After you calculate the peak hour demand, consider the first hour rating (FHR) of each water heater you own. FHR refers to the largest amount of water that the heater can warm up at any given hour. This number should fall within 1–3 gallons of the peak hour demand in order to be a good fit for your home. For instance, if your peak hour demand is 42 gallons of hot water, you’ll need a heater with an FHR of 39–45.
Consideration #3: Fuel Source
The two most common fuel sources for water heaters are electricity and gas.
If your home already has gas lines, no problem! While they’re more expensive to install, they heat water in record time and aren’t part of the home’s power grid, so you can enjoy hot water even in a power outage. One exception is the tankless gas water heater, which does require electricity to run.
While these heaters require electricity and tankless water heater installation costs can be higher, this unit may be right for your family. Electric powered water heaters plug into a wall outlet, so while you won’t have hot water if the power goes out, running them is less expensive.
Consideration #4: Efficiency
When a water heater is “energy efficient,” it uses less power to run, which is great for your utility bills. The tradeoff is that these machines will cost more to install up front.
Water heater efficiency is measured by its Energy Factor (EF). The higher the EF, the more efficient the water heater will be.
- For most gas water heaters, the EF ranges from 0.58–0.60.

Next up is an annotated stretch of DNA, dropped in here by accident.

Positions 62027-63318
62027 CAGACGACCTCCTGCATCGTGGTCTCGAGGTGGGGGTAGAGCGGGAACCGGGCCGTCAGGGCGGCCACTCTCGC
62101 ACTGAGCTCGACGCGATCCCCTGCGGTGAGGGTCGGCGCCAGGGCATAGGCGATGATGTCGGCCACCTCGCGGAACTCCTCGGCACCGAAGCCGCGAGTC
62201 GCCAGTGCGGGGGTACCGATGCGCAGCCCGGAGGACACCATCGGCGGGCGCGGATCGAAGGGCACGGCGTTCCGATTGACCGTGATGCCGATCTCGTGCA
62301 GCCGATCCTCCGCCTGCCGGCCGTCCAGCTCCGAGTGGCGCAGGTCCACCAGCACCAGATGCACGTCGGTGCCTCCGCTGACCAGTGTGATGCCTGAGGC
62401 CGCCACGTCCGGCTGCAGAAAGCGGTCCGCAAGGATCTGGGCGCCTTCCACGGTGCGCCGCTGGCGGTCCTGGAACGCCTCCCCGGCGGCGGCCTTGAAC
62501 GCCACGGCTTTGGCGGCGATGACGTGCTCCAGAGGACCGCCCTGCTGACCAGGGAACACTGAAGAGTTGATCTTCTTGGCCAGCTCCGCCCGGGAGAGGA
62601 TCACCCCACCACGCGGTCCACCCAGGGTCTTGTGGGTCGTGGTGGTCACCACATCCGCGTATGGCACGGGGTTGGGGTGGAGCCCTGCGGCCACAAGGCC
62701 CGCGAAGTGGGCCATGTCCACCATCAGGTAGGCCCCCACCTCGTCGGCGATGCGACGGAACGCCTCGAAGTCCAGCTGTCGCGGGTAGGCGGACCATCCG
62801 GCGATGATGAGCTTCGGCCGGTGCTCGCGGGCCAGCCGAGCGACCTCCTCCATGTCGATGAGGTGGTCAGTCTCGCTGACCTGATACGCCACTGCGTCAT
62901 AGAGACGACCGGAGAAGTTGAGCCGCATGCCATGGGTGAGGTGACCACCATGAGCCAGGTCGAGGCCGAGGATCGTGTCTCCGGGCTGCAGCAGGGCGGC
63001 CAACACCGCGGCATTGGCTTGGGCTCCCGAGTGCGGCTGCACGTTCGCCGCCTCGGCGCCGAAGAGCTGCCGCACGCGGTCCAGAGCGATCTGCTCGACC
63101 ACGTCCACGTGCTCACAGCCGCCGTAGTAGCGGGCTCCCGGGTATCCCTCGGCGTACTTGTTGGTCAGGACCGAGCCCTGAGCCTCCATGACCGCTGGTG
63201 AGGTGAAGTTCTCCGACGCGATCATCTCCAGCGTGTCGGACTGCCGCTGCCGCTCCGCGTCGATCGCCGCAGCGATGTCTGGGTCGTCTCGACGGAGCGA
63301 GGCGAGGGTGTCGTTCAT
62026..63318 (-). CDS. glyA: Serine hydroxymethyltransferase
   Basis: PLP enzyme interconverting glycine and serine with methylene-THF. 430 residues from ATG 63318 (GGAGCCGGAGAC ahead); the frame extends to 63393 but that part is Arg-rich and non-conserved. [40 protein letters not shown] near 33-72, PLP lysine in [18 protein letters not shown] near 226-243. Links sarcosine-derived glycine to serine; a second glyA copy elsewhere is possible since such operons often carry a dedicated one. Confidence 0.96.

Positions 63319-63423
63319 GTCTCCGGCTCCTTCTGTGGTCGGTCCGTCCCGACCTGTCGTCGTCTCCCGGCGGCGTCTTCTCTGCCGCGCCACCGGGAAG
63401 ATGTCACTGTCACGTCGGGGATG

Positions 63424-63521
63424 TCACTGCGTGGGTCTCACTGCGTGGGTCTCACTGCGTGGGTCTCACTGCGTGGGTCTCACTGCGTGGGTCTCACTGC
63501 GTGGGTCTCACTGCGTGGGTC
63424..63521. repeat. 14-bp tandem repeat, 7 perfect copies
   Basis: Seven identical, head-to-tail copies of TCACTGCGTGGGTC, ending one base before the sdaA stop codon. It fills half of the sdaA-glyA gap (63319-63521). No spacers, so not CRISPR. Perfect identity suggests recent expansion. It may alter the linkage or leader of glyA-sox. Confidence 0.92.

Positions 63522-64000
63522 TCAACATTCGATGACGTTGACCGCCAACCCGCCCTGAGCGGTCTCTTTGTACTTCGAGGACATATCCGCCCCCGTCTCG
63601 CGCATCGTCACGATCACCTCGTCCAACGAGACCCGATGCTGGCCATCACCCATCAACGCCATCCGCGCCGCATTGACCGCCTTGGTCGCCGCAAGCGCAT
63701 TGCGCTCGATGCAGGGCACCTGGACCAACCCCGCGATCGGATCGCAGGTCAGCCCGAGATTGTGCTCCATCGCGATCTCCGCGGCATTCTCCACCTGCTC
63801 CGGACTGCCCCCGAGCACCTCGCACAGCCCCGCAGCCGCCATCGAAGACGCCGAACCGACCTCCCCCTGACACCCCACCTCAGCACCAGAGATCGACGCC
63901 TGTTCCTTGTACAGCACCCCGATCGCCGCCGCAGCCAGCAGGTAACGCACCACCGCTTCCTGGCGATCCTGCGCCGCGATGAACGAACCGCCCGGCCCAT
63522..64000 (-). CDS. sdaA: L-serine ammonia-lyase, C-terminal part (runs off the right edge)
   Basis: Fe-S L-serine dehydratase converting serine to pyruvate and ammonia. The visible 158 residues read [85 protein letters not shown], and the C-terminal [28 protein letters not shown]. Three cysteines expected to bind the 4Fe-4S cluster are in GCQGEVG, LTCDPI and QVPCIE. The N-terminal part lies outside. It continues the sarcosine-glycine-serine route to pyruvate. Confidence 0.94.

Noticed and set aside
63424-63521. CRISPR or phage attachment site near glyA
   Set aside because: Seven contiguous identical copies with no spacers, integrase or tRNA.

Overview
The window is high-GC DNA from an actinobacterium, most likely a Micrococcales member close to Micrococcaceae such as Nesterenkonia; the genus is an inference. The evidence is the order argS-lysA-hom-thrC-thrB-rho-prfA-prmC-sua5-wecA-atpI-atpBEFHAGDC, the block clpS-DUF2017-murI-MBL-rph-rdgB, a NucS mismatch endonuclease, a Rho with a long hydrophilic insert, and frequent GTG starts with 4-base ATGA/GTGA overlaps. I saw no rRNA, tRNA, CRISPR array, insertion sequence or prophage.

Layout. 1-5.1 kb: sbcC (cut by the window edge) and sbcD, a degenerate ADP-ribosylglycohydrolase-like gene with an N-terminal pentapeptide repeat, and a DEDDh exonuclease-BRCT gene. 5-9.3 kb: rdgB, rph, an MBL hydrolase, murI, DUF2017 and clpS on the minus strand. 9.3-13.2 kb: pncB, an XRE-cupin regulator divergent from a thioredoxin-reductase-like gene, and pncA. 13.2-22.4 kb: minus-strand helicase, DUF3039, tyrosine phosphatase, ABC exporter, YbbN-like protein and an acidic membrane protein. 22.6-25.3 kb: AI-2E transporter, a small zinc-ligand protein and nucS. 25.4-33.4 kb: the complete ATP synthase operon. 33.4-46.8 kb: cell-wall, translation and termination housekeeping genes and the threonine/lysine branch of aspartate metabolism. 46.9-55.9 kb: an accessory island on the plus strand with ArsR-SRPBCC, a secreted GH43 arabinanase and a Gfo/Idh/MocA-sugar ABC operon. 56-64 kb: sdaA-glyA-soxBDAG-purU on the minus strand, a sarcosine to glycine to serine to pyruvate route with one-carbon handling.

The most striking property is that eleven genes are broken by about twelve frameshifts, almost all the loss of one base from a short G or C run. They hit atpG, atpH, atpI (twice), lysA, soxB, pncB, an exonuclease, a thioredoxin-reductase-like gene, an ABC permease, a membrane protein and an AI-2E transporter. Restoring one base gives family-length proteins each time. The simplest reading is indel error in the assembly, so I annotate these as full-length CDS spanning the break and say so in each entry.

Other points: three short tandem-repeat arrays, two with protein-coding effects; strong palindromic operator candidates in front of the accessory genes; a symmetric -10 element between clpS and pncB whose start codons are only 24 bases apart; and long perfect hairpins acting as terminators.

- For electric water heaters, the EF is a minimum of 0.9.
A water heater’s EF is achieved through several factors:
- How efficiently the heater transfers heat to the water in its tank
- How much heat is lost from stored water (manufacturers consider this “standby heat loss”)
- How much heat is lost when water travels through the tank and pipes.
Find out a water heater’s EF rating by searching for it on the tank’s manufacturing label. Or if you’re looking for heaters online, look in the product details (see image below).
Ready to Replace Your Water Heater? Contact Patrick Riley | Isley’s Plumbing Experts
You have options when it comes to choosing your new water heater and what best fits your home. When choosing a new water heater for your home, you should consider the need for a tank vs tankless water heater, the size of your home, the fuel source for the new water heater, and more.
When you're looking for the right water heater for the home and exploring tank vs. tankless water heater installation costs, Patrick Riley | Isley’s can help you every step of the way. Arizona homeowners across Greater Phoenix trust us as their reliable handymen for all their drainage issues and plumbing needs.
Written by: Patrick Riley Cooling, Heating, & Plumbing